NEWPORT, R.I. (AP) — A large portion of Newport’s famed Cliff Walk has been closed after suffering extensive damage from Sandy.
City Manager Jane Howington said Thursday that about half of the 3.5-mile seaside walk — one of Rhode Island’s top tourist attractions — was closed after parts of the path and a retaining wall washed away and lots of fencing was knocked down.
‘‘There are a couple of places where there isn’t a path anymore,’’ she told The Associated Press.
The closed portion is from Ruggles Avenue to Ledge Road, the rougher, rockier portion of the trail, which runs behind a string of historic mansions and offers beautiful shoreline views. It was designated a National Recreation Trail in 1975.
Howington said she doesn’t yet have a damage estimate or a timeframe for reopening. Some repair work could be done on the upper portion of what’s closed, from Ruggles Road to the back side of Marble House, and that portion could reopen in the ‘‘not too distant future,’’ she said. But other bigger repairs will take a while.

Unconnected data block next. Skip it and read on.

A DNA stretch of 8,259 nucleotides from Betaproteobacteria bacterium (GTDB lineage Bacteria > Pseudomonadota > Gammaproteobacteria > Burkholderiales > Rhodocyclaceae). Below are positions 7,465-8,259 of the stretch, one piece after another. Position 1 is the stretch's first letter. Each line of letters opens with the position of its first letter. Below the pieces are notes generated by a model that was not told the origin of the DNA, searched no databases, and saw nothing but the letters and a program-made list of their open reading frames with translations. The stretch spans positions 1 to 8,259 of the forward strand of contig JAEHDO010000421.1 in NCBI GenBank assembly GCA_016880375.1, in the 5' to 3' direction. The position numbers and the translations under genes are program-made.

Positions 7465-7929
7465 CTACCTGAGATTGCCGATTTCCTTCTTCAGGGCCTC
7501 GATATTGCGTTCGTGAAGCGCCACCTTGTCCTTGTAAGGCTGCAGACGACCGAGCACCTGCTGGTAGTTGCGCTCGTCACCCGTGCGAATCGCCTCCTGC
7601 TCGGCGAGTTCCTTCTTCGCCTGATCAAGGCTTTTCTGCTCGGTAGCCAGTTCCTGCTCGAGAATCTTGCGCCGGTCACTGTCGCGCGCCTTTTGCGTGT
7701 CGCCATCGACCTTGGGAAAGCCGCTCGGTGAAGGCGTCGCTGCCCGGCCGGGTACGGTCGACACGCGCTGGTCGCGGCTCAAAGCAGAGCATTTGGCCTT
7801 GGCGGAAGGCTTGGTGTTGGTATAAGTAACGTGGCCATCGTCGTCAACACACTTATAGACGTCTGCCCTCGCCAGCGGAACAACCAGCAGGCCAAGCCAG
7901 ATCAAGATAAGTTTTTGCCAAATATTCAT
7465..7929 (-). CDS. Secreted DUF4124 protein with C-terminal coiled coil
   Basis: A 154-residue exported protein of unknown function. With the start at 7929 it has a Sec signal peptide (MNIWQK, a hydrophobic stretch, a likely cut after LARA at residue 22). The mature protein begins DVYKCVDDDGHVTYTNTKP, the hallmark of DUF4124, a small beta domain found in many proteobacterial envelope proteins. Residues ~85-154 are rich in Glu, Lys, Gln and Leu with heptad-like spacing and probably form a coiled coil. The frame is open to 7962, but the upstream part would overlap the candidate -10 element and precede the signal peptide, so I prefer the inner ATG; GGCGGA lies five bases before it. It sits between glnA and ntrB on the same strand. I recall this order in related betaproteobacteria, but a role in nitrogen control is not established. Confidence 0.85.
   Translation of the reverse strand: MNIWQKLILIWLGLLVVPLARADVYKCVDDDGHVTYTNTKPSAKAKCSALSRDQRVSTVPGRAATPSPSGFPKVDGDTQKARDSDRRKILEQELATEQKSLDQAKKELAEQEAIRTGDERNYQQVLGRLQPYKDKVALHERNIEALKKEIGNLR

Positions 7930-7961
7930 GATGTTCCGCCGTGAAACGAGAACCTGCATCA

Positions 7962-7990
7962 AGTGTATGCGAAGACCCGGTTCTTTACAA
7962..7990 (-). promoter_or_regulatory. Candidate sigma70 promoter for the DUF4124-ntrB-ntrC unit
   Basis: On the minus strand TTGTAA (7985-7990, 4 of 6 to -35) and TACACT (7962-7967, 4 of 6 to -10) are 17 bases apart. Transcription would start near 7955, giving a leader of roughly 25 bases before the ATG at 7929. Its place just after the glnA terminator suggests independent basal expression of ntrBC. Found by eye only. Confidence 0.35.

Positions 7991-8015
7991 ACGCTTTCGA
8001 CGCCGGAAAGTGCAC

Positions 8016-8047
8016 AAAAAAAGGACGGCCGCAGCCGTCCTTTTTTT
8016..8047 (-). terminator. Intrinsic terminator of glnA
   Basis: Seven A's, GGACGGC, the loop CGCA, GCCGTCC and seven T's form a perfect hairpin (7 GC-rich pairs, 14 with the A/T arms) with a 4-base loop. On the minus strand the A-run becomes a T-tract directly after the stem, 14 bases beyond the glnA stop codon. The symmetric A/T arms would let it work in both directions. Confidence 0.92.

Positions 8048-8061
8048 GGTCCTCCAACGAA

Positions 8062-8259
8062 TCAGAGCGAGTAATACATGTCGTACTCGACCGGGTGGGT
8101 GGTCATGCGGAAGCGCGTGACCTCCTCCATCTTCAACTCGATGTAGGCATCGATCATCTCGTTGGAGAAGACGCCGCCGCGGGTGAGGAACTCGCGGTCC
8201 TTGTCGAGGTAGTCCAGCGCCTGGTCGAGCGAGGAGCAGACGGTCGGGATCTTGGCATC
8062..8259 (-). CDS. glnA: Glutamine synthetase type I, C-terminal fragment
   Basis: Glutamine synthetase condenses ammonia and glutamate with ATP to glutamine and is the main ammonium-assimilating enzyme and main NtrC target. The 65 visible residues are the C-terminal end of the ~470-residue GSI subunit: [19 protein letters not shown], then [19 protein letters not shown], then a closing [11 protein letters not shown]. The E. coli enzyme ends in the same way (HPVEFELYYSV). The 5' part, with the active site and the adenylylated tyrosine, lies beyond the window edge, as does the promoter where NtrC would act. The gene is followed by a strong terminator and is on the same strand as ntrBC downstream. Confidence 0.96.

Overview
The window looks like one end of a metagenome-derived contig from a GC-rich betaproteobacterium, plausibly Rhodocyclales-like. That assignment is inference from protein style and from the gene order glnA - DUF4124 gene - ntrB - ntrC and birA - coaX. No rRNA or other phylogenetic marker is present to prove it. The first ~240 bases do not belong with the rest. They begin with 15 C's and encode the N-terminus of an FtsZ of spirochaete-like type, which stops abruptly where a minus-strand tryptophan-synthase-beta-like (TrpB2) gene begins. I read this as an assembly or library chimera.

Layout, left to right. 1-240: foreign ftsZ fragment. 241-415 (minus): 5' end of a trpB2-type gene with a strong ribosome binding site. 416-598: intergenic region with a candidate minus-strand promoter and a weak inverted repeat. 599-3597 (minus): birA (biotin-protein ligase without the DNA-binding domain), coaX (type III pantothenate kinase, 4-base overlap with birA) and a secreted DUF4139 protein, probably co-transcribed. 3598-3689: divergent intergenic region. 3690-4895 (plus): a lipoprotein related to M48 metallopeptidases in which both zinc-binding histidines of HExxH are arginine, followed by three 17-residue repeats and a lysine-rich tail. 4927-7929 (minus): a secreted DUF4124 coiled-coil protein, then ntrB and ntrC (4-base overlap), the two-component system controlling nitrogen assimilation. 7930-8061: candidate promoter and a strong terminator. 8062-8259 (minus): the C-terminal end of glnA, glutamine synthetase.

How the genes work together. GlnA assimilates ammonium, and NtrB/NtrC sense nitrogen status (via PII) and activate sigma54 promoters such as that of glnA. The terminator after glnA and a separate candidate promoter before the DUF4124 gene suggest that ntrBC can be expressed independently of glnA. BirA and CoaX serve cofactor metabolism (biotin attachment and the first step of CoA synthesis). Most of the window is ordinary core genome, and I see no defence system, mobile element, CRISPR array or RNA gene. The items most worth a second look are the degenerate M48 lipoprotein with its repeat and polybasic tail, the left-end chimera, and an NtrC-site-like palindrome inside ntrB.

Portions of the path have been seriously damaged before, including during hurricanes in 1938, 1954 and 1991.
Some of Newport’s Gilded Age mansions, also a major tourist draw, had trees down and windows blown out but otherwise fared well, Howington said. Some of the privately owned mansions, located right on the water, suffered what Howington described as significant damage.
The rotunda and bathing houses at Easton’s Beach were virtually destroyed, and parts of Ocean Drive are among the most heavily damaged roadways in the state. Some businesses at Bowen’s Wharf, which has about 40 retails shops, restaurants and galleries, also reported up to two feet of water inside their stores.